Europeans first began to settle in the region in 1748, when the first Ohio Company, an English land speculation company, won a grant of 200,000 acres in the upper Ohio Valley. From a post at present-day Cumberland, the company began to construct an 80-mile wagon road to the Monongahela River employing a Delaware Indian chief named Nemacolin and a party of settlers headed by Capt. Michael Cresap to begin widening the track into a road, it followed the same route as an ancient Amerindian trail, now known as Nemacolin's Trail. The river crossing and flats at Redstone creek, was the earliest point and shortest distance for the descent of a wagon road. In the war, the site fortified as Fort Burd was one of several possible destinations. Another alternative was the divergent route that became Braddock's Road a few years through present-day New Stanton. In the event, the colonists did not succeed in improving the Amerindian path to a wagon road much beyond the Cumberland Narrows pass before they were confronted by hostile Native Americans.
The colonists mounted a series of expeditions in order to accomplish piecemeal improvements to the track. The French had built nearby Logstown as a trade and council center for the Native Americans to increase their influence in the Ohio Valley. Between June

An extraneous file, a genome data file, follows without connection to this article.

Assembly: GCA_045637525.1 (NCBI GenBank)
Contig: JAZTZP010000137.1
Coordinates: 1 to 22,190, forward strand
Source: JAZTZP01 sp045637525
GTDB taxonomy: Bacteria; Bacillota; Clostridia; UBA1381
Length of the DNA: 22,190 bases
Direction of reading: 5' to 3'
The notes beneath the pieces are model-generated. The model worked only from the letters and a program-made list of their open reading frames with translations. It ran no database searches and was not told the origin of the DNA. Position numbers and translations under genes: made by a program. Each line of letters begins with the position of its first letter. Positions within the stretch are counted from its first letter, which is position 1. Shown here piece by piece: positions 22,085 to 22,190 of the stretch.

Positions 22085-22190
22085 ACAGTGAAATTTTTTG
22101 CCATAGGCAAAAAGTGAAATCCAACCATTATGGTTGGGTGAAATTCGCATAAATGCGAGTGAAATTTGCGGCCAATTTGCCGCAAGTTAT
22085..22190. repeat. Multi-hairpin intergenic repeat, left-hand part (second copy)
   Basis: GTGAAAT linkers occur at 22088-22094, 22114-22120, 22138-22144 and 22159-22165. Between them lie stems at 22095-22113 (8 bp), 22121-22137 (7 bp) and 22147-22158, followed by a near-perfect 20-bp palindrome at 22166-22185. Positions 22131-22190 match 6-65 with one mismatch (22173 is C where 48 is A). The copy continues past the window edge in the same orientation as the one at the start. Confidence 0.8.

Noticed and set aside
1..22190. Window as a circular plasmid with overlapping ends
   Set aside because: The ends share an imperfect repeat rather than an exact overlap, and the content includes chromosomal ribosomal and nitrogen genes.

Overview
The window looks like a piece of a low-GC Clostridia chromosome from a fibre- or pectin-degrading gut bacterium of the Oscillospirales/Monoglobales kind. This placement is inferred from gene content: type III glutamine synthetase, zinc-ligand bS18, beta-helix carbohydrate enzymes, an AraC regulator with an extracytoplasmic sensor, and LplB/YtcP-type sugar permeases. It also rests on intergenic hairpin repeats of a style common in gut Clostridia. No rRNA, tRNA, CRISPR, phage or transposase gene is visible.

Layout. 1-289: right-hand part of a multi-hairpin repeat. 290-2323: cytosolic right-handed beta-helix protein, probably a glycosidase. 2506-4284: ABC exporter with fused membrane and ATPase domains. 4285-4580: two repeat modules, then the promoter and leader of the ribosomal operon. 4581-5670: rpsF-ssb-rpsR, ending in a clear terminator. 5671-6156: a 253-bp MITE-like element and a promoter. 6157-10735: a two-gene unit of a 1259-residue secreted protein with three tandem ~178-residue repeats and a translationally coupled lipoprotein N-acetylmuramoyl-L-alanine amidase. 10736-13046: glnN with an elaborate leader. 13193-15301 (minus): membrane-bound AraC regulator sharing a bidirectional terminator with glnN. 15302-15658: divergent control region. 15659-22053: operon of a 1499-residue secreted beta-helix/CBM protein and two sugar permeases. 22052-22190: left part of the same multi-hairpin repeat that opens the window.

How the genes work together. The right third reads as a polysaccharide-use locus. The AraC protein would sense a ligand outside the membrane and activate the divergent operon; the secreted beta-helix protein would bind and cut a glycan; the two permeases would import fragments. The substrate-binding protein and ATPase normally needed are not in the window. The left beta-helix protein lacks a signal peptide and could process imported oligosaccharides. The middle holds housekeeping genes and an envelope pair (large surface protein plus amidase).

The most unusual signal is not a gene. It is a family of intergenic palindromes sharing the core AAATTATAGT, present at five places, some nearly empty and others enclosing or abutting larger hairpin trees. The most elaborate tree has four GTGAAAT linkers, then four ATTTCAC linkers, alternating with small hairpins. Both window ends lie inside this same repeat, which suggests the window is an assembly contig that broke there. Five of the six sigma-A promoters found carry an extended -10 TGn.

Bruegger's Enterprises, Inc. is a restaurant operator and subsidiary of the Luxembourg-based company JAB Holding Company. It and its wholly owned subsidiary Threecaf Brands Canada, Inc. are franchisers and operators of Bruegger's bakery-cafés, Michel's Baguette. They produce 70 million bagels each year, they hold the Guinness World Record for producing the world's largest bagel; the company purveys foods such as breads, sandwiches and specialty drinks. Bruegger's operates 300 restaurants in 26 U. S. states, the District of Columbia, Canada. Bruegger's was founded in 1983 by Nordahl Brue and Mike Dressell, with the first store opening in Troy, New York; the business was bought by Quality Dining in June 1996 for $142 million in stock, with the founders joining the Quality Dining board. The merge was not a comfortable one. S. Securities and Exchange Commission filing alleging a lack of strategic direction. Holding a combined 26% stake and Dressell called for reorganization of Quality Dining, resulting in Bruegger's being resold to Brue and Dressel in October 1997 for $45 million.